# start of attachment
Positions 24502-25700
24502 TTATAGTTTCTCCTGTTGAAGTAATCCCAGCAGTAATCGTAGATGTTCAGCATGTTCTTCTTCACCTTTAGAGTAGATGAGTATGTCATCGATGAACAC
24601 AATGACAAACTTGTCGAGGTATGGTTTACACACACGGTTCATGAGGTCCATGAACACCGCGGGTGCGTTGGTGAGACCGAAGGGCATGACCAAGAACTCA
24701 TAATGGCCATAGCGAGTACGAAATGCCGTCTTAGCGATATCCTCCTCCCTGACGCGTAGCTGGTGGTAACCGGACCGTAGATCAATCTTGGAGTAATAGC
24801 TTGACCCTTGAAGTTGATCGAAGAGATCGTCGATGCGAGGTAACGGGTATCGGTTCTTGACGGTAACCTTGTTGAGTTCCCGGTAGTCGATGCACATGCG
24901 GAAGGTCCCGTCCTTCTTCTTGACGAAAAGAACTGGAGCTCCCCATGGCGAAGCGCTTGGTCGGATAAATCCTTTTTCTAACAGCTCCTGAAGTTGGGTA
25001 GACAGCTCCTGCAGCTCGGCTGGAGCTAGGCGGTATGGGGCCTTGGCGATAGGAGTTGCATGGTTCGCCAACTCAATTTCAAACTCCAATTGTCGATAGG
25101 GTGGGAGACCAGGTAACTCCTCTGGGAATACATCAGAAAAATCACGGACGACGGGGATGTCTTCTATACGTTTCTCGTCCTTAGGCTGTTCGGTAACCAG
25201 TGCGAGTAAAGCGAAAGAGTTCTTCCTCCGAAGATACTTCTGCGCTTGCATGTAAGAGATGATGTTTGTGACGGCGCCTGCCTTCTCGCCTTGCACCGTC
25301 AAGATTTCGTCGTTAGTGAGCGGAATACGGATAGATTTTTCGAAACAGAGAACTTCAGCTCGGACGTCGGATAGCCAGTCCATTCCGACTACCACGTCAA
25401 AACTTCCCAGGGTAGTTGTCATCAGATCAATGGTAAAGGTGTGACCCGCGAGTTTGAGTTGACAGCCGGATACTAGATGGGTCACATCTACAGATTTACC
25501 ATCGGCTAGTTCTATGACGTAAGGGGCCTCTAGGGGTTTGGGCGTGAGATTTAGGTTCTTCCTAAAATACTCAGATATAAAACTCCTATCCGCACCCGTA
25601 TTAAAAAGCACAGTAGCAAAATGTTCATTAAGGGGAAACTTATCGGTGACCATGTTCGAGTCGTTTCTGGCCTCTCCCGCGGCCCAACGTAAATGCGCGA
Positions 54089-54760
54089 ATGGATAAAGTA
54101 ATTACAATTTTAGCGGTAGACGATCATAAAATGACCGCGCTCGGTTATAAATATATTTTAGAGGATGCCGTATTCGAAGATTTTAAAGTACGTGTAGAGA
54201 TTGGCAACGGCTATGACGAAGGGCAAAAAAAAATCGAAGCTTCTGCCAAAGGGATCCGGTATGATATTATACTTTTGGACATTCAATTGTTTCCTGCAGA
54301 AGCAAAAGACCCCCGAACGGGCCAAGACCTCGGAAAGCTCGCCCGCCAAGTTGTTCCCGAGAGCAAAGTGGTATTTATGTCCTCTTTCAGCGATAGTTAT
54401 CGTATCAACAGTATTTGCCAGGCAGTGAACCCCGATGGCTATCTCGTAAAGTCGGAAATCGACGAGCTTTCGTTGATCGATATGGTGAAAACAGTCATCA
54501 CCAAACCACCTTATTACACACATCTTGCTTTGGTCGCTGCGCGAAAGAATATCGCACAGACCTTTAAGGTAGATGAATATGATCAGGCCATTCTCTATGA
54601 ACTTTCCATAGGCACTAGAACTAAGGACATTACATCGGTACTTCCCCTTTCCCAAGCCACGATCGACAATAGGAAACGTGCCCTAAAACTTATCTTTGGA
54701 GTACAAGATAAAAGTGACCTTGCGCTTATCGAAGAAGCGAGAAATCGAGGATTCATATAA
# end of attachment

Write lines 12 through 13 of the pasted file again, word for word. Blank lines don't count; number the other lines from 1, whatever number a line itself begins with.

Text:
25501 ATCGGCTAGTTCTATGACGTAAGGGGCCTCTAGGGGTTTGGGCGTGAGATTTAGGTTCTTCCTAAAATACTCAGATATAAAACTCCTATCCGCACCCGTA
25601 TTAAAAAGCACAGTAGCAAAATGTTCATTAAGGGGAAACTTATCGGTGACCATGTTCGAGTCGTTTCTGGCCTCTCCCGCGGCCCAACGTAAATGCGCGA